Steve Royston

Why Are There So Few Good Books About Saudi Arabia?

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Thirty-odd years ago, when I first lived in Saudi Arabia, I was surprised at how uninterested people back home were about what I felt was a fascinating country. Such questions as came my way were usually started with alcohol (how do you get hold of it?) and public executions (have you ever been to one?).

Occasionally I came across people who wanted to get beneath the surface – away from the lurid tabloid headlines. They would often ask how safe the Kingdom was for Western expatriates. Pretty safe, I would reply, so long as you had the reflexes of a Formula 1 driver on the roads. If I still had their attention, I would go on to say that Saudi Arabia was a land encircled by a ring of fire. All around its borders there was chaos and conflict. To the north, the Palestinian intifada. Moving clockwise, the Iran-Iraq war. Further south, the Yemeni civil war. At 8 o’clock the Eritrean insurgency, and at 11 o’clock the civil war in Lebanon.

And yet, in the middle of all this chaos, the Kingdom remained stable and secure, bolstered, it must be said, by the United States – a superpower with a compelling reason to maintain the status quo: the need to ensure an uninterrupted supply of oil to the homeland.

Not that there haven’t been a few crises to navigate between then and now. The first Gulf War in 1991, 9/11, the Iraq invasion in 2003 and the Al-Qaeda attacks on foreigners within the Kingdom and against the government itself. But the state and its rulers, the Al-Saud, have endured.

Which leads me to On Saudi Arabia. Karen Elliott House, a distinguished American journalist and former Wall Street Journal executive, published her book at the beginning of this year. The fact that she chose this title is a testament to the relative paucity of books about the Kingdom. Would she have been able to have got away with a book about the US called On America? I doubt it.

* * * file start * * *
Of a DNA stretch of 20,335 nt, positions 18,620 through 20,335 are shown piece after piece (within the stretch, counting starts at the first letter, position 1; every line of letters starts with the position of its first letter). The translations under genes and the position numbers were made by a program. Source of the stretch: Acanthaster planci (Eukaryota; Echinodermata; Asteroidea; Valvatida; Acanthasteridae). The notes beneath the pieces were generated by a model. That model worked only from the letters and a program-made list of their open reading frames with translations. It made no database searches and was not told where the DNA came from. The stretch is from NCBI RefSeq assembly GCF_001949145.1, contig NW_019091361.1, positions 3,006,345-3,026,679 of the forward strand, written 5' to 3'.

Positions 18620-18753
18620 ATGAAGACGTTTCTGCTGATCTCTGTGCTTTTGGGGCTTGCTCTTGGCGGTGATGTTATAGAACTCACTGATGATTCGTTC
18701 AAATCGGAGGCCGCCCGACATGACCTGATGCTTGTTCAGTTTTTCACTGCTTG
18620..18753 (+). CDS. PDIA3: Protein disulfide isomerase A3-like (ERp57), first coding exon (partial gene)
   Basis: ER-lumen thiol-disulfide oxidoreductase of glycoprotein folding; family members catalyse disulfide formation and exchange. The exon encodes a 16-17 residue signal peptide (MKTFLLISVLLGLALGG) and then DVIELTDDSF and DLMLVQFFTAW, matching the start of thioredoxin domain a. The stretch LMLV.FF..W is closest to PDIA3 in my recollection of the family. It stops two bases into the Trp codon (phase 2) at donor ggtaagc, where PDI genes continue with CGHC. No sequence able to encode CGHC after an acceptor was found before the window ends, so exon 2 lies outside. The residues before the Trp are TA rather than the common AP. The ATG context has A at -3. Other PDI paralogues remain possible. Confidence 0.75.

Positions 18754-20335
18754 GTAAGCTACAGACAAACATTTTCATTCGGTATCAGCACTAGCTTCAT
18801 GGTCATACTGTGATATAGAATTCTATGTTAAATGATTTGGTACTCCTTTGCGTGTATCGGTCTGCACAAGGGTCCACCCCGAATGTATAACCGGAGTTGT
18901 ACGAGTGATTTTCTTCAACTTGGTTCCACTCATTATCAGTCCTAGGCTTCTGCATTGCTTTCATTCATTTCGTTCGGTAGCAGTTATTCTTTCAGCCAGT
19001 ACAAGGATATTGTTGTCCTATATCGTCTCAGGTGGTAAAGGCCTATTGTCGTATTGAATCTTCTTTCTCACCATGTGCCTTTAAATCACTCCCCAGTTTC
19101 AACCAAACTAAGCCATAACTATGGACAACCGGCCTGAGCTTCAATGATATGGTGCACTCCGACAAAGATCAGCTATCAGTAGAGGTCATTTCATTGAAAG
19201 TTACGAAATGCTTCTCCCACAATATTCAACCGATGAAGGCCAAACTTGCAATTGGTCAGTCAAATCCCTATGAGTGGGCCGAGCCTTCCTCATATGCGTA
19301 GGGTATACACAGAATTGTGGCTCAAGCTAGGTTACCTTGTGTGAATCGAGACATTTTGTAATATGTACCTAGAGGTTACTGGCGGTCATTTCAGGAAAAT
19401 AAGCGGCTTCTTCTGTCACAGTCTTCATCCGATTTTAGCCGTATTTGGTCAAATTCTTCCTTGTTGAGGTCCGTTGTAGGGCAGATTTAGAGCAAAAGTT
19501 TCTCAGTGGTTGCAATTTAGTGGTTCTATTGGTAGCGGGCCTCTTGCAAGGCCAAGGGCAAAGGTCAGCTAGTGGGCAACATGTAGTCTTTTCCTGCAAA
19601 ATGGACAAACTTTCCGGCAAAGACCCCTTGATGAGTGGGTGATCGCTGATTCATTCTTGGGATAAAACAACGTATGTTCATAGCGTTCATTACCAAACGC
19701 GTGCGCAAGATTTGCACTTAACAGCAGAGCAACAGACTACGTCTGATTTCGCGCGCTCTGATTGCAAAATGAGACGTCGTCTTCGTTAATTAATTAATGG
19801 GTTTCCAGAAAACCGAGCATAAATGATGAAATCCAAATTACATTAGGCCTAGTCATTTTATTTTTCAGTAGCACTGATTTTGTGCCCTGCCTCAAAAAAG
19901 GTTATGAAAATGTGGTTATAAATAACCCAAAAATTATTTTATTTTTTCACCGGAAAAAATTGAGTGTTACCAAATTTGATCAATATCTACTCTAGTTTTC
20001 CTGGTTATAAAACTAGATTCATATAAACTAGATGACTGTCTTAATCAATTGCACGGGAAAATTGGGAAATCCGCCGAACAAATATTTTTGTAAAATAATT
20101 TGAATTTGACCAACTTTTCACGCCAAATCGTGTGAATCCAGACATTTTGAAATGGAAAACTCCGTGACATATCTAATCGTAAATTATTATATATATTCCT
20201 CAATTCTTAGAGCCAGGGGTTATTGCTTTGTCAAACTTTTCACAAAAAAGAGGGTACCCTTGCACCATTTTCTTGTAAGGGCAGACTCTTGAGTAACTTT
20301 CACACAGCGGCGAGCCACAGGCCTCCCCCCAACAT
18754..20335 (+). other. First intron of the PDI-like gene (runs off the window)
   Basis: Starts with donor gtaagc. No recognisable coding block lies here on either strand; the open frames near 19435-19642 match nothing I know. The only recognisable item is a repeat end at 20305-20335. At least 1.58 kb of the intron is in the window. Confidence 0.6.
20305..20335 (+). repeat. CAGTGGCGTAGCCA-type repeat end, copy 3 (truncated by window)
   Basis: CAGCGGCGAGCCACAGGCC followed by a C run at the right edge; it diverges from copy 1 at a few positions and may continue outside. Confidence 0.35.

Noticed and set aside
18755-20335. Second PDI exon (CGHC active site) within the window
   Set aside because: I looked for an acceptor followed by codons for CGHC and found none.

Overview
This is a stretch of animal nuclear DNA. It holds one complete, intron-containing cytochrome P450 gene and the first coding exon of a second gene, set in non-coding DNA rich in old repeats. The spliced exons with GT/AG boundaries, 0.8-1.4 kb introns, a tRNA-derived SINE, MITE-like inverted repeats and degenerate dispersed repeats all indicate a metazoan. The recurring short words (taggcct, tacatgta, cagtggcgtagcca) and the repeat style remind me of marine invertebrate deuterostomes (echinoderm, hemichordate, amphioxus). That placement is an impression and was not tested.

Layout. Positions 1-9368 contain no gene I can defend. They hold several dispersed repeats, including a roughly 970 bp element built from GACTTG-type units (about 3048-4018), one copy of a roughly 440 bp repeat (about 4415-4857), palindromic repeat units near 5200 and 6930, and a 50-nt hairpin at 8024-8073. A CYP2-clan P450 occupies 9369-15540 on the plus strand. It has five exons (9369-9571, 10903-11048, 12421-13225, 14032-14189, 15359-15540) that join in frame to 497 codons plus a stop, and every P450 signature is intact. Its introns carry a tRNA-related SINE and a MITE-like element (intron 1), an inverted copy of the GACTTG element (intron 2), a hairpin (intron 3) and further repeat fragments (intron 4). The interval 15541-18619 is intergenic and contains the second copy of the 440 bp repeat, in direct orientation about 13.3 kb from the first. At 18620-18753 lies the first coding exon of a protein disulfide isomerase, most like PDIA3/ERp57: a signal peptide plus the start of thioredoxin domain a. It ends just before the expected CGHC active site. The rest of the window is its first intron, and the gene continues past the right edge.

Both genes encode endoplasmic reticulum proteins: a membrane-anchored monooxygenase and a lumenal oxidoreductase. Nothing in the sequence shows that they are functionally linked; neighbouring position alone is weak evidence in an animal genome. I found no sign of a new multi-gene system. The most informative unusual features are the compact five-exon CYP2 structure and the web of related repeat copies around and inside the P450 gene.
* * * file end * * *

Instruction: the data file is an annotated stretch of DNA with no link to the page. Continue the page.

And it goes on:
Saudi Arabia is a big subject to cover in 256 pages. And for this reader, it’s a pretty superficial view of a deeply complex subject.

Her intended audience seems to be educated Westerners who know very little about the country. The kind of people whose eyes glazed over when I tried to explain the intricacies all those years ago. What prompted me to buy the book was the part picked up by the international media, and by people I know, that suggested the strong possibility of the demise of Al-Saud. House cites a confluence of factors that might lead to their downfall: the royal succession challenge, the youth bulge, the continual reliance of the economy on oil, the fracturing of the religious establishment, and last but not least, the threat from Iran.

She doesn’t mention another factor, which is the decreasing reliance by the US on Saudi oil as its own unconventional extraction programme picks up speed.  Also – and this is no fault of hers since it’s a recent development – whether Obama’s reluctance or inability to use America’s military muscle in Syria is an act of pragmatism or the beginning of a longer-term policy of non-intervention in the region. If it’s the latter, Saudi Arabia will have to find other protectors.